Will people have enough resources to switch to electric cars?

Will people have enough resources to switch to electric cars?

How countries are switching to electric cars

In the first quarter of 2021, global sales of electric vehicles grew by 140% compared to the same period in 2020, mainly due to demand in the EU, China, and the United States. The transition to electric cars is gaining momentum at a rate that their most staunch supporters could not have dreamed of a couple of years ago. Even without a new regulatory stimulus, half of global passenger car sales by 2030 will be electric, according to Bloomberg NEF (BNEF), a consultancy. According to the scenario of the International Energy Agency, by that time the fleet of electric vehicles will reach 145 million, which will be 7% of all cars.

This accelerated development of the electric car market is due to three factors. Firstly, 15 countries have already announced a phase-out of sales of cars with an internal combustion engine ― in 2035, the EU will completely reduce them to zero. Secondly, the cost of batteries is decreasing: from 2010 to 2020, the prices of lithium-ion batteries have fallen by 89%, and the average price was $137 per kWh. Finally, the range of electric cars is expanding. In 2020, about 370 electric vehicle models were available, up 40% from a year earlier. Automakers have announced plans to release 450 more models by 2022. From 2035, the American concern General Motors will produce only electric cars, Audi will refuse cars on combustible fuel as early as 2033. Other manufacturers have announced similar plans. Such ambitious plans pose new problems for humanity. First, how to reduce the number of metals in batteries, whose extraction has serious social and environmental consequences. Secondly, how to improve battery recycling so that valuable metals can be efficiently reused.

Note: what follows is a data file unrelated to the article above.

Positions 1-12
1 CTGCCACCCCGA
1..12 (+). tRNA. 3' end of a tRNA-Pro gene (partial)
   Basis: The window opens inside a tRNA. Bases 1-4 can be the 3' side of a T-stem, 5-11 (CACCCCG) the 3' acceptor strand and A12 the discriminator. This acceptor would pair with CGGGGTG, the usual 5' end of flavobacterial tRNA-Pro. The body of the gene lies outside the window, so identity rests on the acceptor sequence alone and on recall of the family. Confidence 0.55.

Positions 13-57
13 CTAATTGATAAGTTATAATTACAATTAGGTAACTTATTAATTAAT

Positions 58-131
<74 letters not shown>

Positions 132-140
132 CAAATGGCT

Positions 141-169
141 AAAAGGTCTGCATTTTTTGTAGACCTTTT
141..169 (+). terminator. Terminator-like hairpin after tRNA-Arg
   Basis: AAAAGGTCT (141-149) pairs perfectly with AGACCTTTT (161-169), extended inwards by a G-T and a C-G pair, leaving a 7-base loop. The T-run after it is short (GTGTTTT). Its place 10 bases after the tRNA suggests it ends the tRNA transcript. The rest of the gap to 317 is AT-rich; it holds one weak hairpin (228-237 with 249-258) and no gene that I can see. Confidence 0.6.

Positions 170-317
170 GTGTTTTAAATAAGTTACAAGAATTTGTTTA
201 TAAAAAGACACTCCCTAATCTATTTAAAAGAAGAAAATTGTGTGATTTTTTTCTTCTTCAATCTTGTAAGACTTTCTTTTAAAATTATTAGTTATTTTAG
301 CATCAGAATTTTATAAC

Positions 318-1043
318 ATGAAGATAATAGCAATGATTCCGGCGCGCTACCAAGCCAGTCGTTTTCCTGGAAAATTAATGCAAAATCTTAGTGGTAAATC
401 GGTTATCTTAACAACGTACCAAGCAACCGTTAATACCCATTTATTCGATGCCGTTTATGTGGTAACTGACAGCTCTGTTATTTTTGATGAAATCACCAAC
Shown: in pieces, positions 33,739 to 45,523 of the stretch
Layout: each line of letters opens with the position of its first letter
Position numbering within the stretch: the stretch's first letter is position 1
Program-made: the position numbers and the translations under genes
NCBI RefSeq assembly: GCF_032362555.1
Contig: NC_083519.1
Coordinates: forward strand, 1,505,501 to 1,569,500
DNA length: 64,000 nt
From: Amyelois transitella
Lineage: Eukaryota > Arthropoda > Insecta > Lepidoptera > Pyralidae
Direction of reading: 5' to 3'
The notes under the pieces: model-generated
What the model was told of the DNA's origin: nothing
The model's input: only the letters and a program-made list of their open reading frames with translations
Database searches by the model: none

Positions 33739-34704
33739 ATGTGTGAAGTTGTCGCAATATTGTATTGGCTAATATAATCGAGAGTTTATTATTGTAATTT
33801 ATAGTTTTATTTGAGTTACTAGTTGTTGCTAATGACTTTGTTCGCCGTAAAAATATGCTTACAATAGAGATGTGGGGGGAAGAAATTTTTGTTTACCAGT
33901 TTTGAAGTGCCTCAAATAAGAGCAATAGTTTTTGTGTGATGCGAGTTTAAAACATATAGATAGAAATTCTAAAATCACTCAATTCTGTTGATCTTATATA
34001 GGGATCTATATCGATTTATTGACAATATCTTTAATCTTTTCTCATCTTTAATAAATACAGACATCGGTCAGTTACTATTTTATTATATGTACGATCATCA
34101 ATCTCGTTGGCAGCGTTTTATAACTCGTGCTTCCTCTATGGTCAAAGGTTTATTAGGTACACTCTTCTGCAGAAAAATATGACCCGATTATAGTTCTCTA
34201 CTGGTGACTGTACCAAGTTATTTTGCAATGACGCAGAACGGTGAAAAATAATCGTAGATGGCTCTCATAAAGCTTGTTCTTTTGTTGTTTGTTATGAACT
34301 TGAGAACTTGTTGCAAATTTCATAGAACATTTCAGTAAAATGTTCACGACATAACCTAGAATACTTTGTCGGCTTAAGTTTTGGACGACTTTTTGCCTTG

Most of the rare earth metals in electric vehicles are found in electric motors and batteries. Motors in electric vehicles are divided into two types: synchronous with permanent magnets and asynchronous. One permanent magnet motor — this technology is used in more than 90% of electric vehicles sold today — requires 0.25-0.5 kg of the rare earth metal neodymium, 0.06-0.35 kg of other rare earth elements, 3-6 kg copper, 0.9-2 kg of iron and 0.01-0.03 kg of boron. Rare earth metals are not used in asynchronous motors, but 11-24 kg of copper is required for production.

On average, one car lithium-ion battery contains up to 8 kg of lithium, 35 kg of nickel, 20 kg of manganese, and 14 kg of cobalt. BNEF predicts that electric vehicle batteries will cost less than $100 per kilowatt-hour by 2023 (from $137 today), and by the mid-2020s, electric cars will cost the same as ICE cars. But are there enough resources for this?

The eco-friendly electric car, non-environmental battery